How to find time to think at work
Thinking about thinking.
If you’re not putting time into your thoughts, chances are you aren’t analyzing your performance, pondering ways to improve, innovating or coming up with creative solutions to problems your organization's problems. It’s easy to let the abstract task of thinking fall to the wayside in favor of doing things that offer tangible results, but carving time out of your work schedule for thinking can open your mind and do a lot for your personal and professional development. No one can force you to stop and take time to think, but you'll be glad if you make yourself do it anyway. Consider these suggestions for how to find time to think at work.
Start with your schedule
When you’re ready to prioritize thinking time, start by including a space for it on your calendar. “Drop a meeting on your calendar with an important title such as ‘Strategic planning — Do Not Disturb,’” says Garry Polmateer, a managing partner at Red Argyle, “People tend to respect existing appointments.”
Turning thinking into a task makes it feel more tangible, accessible and important. “We are a society who likes to cross things off of lists because it feels like we're getting things done. Which often means we treat tasks as more important than thinking because tasks can be crossed off,” says Mary C. Kutheis, founder of Real Contentment, a coaching and consulting company offering work-life balance solutions. “By creating an actual appointment, it can feel more like a task and you'll feel more accomplished when you take the time to do it.”
If you can’t find time in your current schedule to set aside time for thinking, add time to your schedule by starting your days earlier, Polmateer suggests. “Give yourself one extra hour two mornings per week and watch what happens. It'll most likely be the most productive time of the week.”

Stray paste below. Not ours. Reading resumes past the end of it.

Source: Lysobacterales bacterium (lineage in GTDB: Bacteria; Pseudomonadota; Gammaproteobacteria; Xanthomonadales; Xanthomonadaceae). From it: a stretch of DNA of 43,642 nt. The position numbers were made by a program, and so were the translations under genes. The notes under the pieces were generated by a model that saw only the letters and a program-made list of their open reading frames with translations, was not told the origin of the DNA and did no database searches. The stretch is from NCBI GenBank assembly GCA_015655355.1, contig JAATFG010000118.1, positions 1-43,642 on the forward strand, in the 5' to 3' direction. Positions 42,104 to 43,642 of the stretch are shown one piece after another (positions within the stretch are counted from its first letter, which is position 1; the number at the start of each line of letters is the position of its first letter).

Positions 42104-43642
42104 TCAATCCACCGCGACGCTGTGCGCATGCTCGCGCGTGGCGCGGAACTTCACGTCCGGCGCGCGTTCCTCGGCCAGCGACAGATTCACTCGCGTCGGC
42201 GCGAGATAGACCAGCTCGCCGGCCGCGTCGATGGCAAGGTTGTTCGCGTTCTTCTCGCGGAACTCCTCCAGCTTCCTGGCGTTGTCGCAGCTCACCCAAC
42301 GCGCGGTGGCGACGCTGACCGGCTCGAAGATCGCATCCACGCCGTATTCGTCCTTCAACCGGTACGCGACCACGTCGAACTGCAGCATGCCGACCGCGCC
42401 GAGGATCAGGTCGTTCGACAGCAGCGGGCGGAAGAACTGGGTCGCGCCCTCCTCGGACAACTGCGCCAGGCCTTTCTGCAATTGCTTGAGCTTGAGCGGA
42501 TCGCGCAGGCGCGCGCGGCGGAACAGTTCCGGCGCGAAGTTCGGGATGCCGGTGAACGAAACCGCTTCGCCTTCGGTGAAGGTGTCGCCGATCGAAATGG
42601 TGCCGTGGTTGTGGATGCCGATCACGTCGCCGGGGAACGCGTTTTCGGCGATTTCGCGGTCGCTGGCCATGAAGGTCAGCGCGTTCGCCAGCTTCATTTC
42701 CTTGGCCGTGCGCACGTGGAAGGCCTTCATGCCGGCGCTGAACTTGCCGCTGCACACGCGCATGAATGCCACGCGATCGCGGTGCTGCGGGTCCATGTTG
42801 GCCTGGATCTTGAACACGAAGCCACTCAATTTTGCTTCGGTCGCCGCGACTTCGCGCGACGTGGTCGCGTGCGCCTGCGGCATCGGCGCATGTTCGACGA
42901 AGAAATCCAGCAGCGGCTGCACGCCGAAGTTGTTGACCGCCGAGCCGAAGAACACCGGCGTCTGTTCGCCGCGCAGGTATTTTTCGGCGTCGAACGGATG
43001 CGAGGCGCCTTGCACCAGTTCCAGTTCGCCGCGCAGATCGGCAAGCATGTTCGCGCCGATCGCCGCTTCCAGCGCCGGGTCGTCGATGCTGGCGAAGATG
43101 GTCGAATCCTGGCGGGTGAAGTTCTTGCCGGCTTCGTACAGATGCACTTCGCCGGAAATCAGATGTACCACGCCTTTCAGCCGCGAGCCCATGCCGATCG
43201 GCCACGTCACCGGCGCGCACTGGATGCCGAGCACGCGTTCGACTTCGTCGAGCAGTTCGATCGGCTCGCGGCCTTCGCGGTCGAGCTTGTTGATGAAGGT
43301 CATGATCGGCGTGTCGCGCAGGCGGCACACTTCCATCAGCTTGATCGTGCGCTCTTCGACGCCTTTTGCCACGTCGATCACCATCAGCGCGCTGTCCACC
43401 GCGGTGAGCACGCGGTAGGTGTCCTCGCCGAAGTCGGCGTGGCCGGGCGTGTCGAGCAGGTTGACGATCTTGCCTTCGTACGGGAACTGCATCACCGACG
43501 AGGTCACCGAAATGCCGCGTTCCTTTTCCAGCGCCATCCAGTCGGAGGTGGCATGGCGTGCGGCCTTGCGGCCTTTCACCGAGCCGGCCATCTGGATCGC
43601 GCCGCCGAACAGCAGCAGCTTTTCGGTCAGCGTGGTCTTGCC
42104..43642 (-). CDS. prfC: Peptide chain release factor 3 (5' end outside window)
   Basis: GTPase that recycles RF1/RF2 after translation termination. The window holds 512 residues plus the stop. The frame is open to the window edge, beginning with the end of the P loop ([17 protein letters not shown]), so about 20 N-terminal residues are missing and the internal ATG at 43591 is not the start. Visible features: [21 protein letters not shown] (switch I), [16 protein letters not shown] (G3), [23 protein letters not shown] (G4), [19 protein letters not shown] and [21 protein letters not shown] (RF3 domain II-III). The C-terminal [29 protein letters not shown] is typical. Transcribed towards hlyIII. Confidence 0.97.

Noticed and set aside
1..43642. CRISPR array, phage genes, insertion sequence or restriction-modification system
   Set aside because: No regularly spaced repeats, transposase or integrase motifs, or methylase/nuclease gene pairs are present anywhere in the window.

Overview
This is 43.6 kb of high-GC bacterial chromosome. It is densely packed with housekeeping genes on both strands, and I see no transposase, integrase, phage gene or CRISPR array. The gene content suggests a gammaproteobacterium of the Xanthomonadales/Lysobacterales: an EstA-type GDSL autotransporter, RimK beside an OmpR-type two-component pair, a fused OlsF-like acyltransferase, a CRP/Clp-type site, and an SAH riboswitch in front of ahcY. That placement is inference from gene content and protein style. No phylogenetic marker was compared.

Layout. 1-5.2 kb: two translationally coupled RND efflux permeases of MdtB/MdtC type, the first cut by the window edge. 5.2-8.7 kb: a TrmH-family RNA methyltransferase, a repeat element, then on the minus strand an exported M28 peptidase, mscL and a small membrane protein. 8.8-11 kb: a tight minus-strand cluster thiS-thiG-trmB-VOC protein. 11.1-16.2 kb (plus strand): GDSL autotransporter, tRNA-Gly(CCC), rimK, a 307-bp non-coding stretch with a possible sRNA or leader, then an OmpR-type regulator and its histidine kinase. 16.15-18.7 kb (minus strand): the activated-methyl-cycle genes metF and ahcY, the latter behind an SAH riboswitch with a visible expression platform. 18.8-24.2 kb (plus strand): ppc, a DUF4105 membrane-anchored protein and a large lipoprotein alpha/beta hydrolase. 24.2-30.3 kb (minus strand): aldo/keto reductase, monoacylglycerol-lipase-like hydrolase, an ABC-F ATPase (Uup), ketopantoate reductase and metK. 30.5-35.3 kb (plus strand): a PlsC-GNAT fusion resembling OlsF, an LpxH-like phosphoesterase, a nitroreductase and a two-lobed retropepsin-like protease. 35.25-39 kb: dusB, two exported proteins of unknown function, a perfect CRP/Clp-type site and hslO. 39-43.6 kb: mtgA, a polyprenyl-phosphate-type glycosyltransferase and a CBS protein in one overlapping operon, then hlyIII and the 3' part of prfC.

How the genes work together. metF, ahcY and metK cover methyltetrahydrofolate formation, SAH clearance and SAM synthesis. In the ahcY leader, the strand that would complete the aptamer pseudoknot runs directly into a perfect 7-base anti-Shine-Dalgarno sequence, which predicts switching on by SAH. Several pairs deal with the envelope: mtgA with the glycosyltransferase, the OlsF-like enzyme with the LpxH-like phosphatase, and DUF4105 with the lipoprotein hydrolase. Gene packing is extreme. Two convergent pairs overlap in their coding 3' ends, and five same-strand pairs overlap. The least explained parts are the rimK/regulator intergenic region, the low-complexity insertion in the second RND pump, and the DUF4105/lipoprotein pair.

Combine thinking time and break time
When you’re on a break or away from your desk for lunch, use this time as an opportunity to think. Combining the two means you don’t have to cut time from your current schedule or add more time onto your day.
“One of the most effective ways to carve out time for reflective thinking on the job is to combine it with time already spent away from the desk. It is generally recommended to take ten minutes away from sitting at a computer for every hour spent. Take these breaks, and others like lunch, to reflect on how one can perform better, professionally and personally,” says new media specialist Grayson De Ritis. “It can be easy to forget to pause a few times throughout a busy day, so do yourself a favor by setting scheduled reminders on personal devices to do so.”
Think of a concrete deliverable
Use your thinking time to come up with value-producing deliverables suggests Kristi Bergeron of Kravetz PR. She continued, “I have found that my clients want to see that I am spending the time thinking and strategizing on their account and love seeing my ideas and thought processes.” If you can show carving out time to think and strategize is good for your company, chances are your company will respect thinking time and encourage you to take it.